“It gets really tiring just constantly being the odd one out. And occasionally, I have wished that I was just normal and the standard of beauty that we see in the media.”

GDClub2

If you were given the choice, would you change your cultural identity?
“I don’t wish to be another cultural identity, if anything I’m really proud of it.”
“If I had the choice, I’d still choose to be Chinese.”
“I love being Vietnamese because I love Vietnam.”

GDClub7

What advice or encouragement would you give to young people to help promote acceptance of cultural identity and diversity?
“Get to know people’s stories.”
“Don’t always assume someone’s heritage.”
“Listening to each other and having really open-minded conversations is the only way we can all come together as one.”
“Don’t be afraid to tell people about where you’re from.”
“Be proud because we are very lucky to be bilingual and bicultural.”

The video will be shared around the School, but you can see an excerpt here:

Karoy is in Year 10 and is the Global Diversity Club President for 2020/21. She says, “As an overseas student who has left my own country to live within an unfamiliar culture, I know how brave and how tough it is to move out of your comfort zone. People without this experience won't necessarily understand the struggle and hardship we face, not only the language barrier, but also the marginalisation from both cultures. Therefore, I wish to increase people's understanding and acceptance of global diversity, so that people with a non-Australian background can still feel at home and included here, starting with Wenona. I hope that by holding open conversations, we are able to create an even more inclusive environment at Wenona next year.”

Alex, who is also in Year 10, is the other Global Diversity Club President for 2020/21. She said, "It’s fairly obvious by looking at me that I’m not somebody who could be considered globally diverse, unless you’re counting that I'm 0.25% Romanian! However, I am passionate about advocating for others and listening to their stories, as well as using my platform to make Wenona the most accepting and welcoming place possible. I think the reason I have this passion stems primarily from the admiration I have for those who have experienced discrimination. I admire their courage and the pride they have in their culture. I hope over the next year to see Wenona really celebrate diversity. I think this will be achieved through visual representations of diversity, such as the 2020 Global Diversity video, as well as making sure we do an Acknowledgment of Country in every assembly. I also hope that Karoy and I are able to encourage more girls to join the club so all year groups are represented."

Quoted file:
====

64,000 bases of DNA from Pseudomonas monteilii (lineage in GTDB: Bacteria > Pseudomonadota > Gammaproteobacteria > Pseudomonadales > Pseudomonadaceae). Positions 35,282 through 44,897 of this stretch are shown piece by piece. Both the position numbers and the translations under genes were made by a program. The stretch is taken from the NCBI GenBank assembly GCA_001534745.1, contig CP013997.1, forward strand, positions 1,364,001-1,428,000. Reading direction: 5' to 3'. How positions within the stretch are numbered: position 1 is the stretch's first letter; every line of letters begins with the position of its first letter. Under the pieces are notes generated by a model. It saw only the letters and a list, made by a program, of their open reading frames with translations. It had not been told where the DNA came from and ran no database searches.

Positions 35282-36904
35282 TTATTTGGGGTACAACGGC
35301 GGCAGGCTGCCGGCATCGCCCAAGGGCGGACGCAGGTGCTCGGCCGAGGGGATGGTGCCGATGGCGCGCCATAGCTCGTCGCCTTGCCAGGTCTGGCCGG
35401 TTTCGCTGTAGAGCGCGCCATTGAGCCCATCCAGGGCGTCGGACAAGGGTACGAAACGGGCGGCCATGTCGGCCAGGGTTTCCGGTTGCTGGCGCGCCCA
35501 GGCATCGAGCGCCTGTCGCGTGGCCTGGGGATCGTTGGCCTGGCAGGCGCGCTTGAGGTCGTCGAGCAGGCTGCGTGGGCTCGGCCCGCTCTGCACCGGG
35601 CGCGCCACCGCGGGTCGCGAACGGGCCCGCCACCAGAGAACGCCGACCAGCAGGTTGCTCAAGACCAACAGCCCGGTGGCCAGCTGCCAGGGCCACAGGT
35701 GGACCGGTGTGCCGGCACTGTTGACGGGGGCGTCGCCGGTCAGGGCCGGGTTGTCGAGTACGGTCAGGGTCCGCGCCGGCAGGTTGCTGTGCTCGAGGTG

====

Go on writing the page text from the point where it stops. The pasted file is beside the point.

GDClubNEW

Finally, Ally, Zoe, and Alex presented on Australia’s First nation’s people at Global Diversity Club. They said, “We are fortunate that Global Diversity Club gave us an avenue to educate our peers on some of the issues for Indigenous discrimination, including systemic racism, incarceration rates and intergenerational trauma. Systemic racism is the cyclical nature of disadvantage that Indigenous Australians are subjected to, along with inequality of opportunity and education. We used a video from an Indigenous Australian to convey the message in a more appropriate way. We also linked systemic racism to the cycle of generational wealth and provided realistic ways for Wenonians to help bring bring systemic racism to an end. We also spoke about the over-representation of Indigenous Australians in custody, using graphs and statistics to illustrate this. We explained why incarceration rates among Indigenous Australians are so high and explained the consequences and the effect it can have on mental health and opportunity. We then spoke about intergenerational trauma, which is the response to a deeply distressing or disturbing event that overwhelms an individual’s ability to cope. This can be seen in the impact of the Stolen Generation. Finally, we spoke about the ‘cycle of trauma’, relating it to methods that can be used to decrease intergenerational trauma. We are extremely grateful for the opportunity to have a platform such as the one 
Global Diversity Club has to offer and look forward to what it will bring in the future.”